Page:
ZES was first set up in 2020 by Ebusco, ING, Wärtsilä, and the Port of Rotterdam Authority and offers a new energy system that makes inland shipping more sustainable. The product is based around the use of exchangeable battery containers with green electricity, charging stations, technical support, and an innovative payment concept for barge owners.
The new investment aims to accelerate implementation of the solution for inland navigation.
According to the Port of Rotterdam, the sum will be used for the development of 75 battery containers for maritime application (ZESpacks), 14 docking stations where the ZESpacks will be loaded, and 45 electrified inland vessels.
“This is not only good news for the inland shipping sector and for ZES, but above all leads to a better living environment,” said Bart Hoevenaars, CEO of ZES. “Now truly clean sailing will be possible, without CO2, nitrogen, and particulate matter emissions. It is also silent.
“The National Growth Fund supports skippers in investing in an electric power train. Zero Emission Services can now invest in the most expensive part, the battery containers, so that these skippers only pay for use.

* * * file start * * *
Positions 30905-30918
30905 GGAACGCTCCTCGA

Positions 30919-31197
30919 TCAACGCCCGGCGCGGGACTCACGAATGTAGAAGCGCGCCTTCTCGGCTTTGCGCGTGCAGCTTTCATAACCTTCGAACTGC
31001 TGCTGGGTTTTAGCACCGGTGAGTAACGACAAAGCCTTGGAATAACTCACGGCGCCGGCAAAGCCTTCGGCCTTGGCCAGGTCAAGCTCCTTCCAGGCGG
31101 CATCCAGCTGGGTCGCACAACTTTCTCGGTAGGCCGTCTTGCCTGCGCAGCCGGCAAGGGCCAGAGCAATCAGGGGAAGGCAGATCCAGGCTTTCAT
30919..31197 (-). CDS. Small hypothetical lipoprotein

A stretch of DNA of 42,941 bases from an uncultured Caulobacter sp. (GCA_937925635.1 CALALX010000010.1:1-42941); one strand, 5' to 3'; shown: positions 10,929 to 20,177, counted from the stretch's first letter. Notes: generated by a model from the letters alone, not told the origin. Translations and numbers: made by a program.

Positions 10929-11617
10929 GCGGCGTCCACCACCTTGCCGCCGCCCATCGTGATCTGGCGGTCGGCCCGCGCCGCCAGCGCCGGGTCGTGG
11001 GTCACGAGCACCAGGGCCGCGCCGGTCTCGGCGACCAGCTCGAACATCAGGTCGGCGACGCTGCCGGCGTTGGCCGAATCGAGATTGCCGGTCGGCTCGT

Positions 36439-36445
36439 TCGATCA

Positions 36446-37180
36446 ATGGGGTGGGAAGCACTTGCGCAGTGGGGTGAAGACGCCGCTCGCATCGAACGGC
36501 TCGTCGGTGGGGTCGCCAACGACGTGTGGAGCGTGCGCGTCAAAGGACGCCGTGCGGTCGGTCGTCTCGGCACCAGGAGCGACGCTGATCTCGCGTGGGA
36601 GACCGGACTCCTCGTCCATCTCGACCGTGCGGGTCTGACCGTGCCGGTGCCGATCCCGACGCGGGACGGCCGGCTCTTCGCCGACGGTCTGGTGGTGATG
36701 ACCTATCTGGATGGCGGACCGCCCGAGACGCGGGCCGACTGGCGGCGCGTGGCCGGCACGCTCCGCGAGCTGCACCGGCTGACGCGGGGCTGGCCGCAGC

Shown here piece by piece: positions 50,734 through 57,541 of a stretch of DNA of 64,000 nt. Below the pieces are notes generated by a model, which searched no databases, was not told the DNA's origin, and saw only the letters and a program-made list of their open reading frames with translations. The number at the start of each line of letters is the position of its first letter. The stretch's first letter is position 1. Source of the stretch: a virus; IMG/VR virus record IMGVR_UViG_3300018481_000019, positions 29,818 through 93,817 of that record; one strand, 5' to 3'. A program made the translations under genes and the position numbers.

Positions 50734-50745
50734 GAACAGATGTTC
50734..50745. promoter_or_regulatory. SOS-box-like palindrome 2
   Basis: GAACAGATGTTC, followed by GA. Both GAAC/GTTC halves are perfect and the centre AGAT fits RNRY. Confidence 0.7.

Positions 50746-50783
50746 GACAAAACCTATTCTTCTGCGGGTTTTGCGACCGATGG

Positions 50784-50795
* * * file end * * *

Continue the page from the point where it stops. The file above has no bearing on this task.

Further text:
“The support will also enable the realisation of publicly accessible charging stations along some crucial waterways for inland navigation in the Netherlands. By making it possible to invest in these three things simultaneously, the well-known chicken-and-egg problem for green transport is broken.
“We thank the Ministry of I&W for their cooperation in the past year in going through this careful process together. Together with them, we are convinced that the National Growth Fund will strengthen the competitive position of this important transport sector for the Netherlands with this support.”
The port authority went onto reiterate the importance of this investment, stating that if there is no support for electrically powered ships, battery containers or charging infrastructure the breakthrough towards zero-emissions will not happen.
In other recent news, GIDARA Energy has announced it will open its next advanced biofuels facility in the Port of Rotterdam.
The Advanced Methanol Rotterdam (AMR) plant will convert non-recyclable waste into advanced methanol which will replace fossil fuels and create significant carbon savings.
The construction of AMR directly supports Rotterdam’s aim of becoming a CO2-neutral port and industrial complex by 2050.